Don’t allow yourself to fall for this trap. It’s very easy to get stumped deciding between two answer choices because you failed to consider each sentence’s meaning or to choose a wrong answer because it’s grammatically correct, and you didn’t notice that it makes no sense.
Of course, your knowledge of grammar rules will allow you to spot common SC errors such as subject-verb agreement errors, pronouns without logical antecedents, and dangling modifiers. Spotting those grammatical errors will allow you to quickly eliminate certain answer choices. However, any time you don’t find a “slam dunk” reason (or two) to eliminate an answer, you should ask yourself, “What is the meaning conveyed by this version of the sentence if I read it literally? Does that meaning make sense?” Furthermore, when you think you have a correct answer, double-check the meaning conveyed by that version of the sentence to ensure that the meaning is logical. You know that grammatically incorrect answers are incorrect; just don’t assume that grammatically correct answers are automatically correct.
Tip #3: Plug Each Answer Choice into the Full Sentence
A surefire way to spot both violations of grammar rules and errors in meaning is to plug each answer choice into the full sentence.
The reason this tactic is essential is that the underline in a Sentence Correction question (i.e., the portion of the sentence that is different in each answer choice) is strategically placed to make some incorrect answers look correct if you don’t read them in context.
You have to read each sentence version as a whole. If you look at an answer choice in isolation, you’re likely to miss or forget some aspect of the non-underlined portion of the sentence that makes that answer choice incorrect. In fact, GMAT test-takers have committed countless careless mistakes by reading the full sentence only when they first see an SC question, and then relying on memory when evaluating which answer choice will create a correct sentence. Often, test-takers use that method because they feel pressed for time, and often they end up missing errors that they would have easily recognized had they plugged the answer choice into the full sentence.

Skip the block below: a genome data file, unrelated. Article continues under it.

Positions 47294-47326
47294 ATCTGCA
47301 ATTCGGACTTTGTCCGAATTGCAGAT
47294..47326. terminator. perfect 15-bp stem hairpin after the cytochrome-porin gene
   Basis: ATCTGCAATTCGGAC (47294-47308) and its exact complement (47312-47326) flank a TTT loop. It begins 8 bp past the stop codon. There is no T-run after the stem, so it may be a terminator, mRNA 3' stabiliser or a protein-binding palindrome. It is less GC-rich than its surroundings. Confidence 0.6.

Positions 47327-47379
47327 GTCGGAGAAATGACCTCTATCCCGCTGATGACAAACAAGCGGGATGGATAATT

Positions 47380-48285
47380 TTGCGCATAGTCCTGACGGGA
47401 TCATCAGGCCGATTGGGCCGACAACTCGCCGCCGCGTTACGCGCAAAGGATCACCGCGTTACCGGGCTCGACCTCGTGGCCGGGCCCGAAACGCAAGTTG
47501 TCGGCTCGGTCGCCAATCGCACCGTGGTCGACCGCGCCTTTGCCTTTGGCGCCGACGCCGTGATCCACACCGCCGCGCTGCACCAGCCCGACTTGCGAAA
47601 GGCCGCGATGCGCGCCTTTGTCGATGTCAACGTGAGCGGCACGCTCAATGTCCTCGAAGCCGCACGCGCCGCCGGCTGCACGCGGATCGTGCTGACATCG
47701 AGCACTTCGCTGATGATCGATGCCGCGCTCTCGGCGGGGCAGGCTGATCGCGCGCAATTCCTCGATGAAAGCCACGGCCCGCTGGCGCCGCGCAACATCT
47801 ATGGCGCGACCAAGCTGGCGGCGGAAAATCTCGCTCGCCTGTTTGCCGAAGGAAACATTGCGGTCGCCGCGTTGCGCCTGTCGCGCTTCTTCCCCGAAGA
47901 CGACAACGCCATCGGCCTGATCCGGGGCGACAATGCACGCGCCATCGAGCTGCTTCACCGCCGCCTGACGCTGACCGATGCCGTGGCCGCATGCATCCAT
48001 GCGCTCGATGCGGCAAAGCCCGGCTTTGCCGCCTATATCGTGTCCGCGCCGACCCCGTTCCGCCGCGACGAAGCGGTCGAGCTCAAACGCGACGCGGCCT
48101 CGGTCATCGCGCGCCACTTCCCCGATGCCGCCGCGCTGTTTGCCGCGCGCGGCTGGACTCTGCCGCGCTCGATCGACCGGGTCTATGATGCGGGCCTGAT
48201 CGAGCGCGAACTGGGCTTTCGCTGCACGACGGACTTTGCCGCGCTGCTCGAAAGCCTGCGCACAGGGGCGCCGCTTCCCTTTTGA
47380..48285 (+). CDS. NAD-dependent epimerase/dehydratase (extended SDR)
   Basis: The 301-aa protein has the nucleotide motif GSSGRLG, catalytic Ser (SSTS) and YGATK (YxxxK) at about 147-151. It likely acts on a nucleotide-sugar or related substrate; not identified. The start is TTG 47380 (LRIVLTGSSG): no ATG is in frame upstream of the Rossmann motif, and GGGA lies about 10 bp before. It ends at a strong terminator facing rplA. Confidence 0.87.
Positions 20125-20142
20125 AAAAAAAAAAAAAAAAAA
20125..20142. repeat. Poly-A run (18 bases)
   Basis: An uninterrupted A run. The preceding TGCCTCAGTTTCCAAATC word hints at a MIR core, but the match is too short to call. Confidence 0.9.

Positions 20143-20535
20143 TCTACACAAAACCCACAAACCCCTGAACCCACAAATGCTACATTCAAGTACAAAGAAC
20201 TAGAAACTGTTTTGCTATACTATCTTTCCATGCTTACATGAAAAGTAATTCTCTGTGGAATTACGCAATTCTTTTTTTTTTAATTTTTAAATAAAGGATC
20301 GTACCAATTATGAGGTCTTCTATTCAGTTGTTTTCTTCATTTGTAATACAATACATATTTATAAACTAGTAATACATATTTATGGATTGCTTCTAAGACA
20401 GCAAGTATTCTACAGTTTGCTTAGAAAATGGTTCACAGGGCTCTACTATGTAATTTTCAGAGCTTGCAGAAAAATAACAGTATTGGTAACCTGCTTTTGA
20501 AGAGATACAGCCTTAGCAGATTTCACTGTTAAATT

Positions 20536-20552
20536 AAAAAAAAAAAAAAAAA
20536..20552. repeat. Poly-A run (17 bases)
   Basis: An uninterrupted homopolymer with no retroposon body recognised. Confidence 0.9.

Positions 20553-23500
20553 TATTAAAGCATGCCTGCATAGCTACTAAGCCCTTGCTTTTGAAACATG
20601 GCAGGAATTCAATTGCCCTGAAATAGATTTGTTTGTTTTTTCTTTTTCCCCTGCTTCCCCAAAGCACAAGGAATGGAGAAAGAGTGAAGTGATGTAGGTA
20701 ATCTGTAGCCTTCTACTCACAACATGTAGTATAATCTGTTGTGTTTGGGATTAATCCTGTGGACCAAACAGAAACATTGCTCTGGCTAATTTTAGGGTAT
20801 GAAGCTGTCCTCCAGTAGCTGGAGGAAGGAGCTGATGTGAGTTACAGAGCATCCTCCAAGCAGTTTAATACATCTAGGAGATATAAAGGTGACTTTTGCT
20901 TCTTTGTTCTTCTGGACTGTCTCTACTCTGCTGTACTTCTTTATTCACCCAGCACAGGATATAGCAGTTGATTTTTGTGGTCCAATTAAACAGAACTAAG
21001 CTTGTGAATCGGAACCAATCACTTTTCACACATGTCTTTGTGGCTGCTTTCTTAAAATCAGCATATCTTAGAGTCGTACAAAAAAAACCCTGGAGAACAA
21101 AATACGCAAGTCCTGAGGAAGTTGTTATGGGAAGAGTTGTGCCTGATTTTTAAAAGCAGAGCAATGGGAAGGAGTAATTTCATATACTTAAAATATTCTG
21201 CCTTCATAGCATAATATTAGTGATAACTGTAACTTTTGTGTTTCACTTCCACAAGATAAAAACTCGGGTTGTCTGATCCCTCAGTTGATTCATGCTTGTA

Similarly, if you look at a sentence version only in pieces, you can miss big-picture issues, such as illogical sentence structures that convey nonsensical meanings or violate grammar rules. Identifying such issues may be well within your skill set. However, by not taking the full context into account, you “give away” questions you could otherwise answer correctly, thus lowering your GMAT score. So, don’t make the mistake of ignoring the non-underlined portion of the sentence.
Tip #4: The “Original” Sentence Is Not Special
Some GMAT students get the impression that the original sentence in an SC question stem conveys the “true” or intended meaning of the correct sentence, or that answer choices that deviate significantly from the “original” sentence will not be correct. Indeed, these Sentence Correction myths have been around for a long time.
In reality, all answer choices must be weighed equally. Choice (A) does not set a standard for the sentence meaning or structure that must be followed by the correct answer. In fact, in many Sentence Correction questions, all five answer choices provided are quite different from one another. A correct answer choice may create a sentence version that conveys a meaning that is very different from the meaning created by choice (A), or incorporate a word or phrase that didn’t appear in choice (A) (or eliminate one that did).
As a result, you must resist the urge to view the meaning of the sentence in the question stem as the “real” or “correct” meaning. There is no intended meaning that the correct sentence version has to express. The correct version will be the one that most effectively expresses a logical meaning.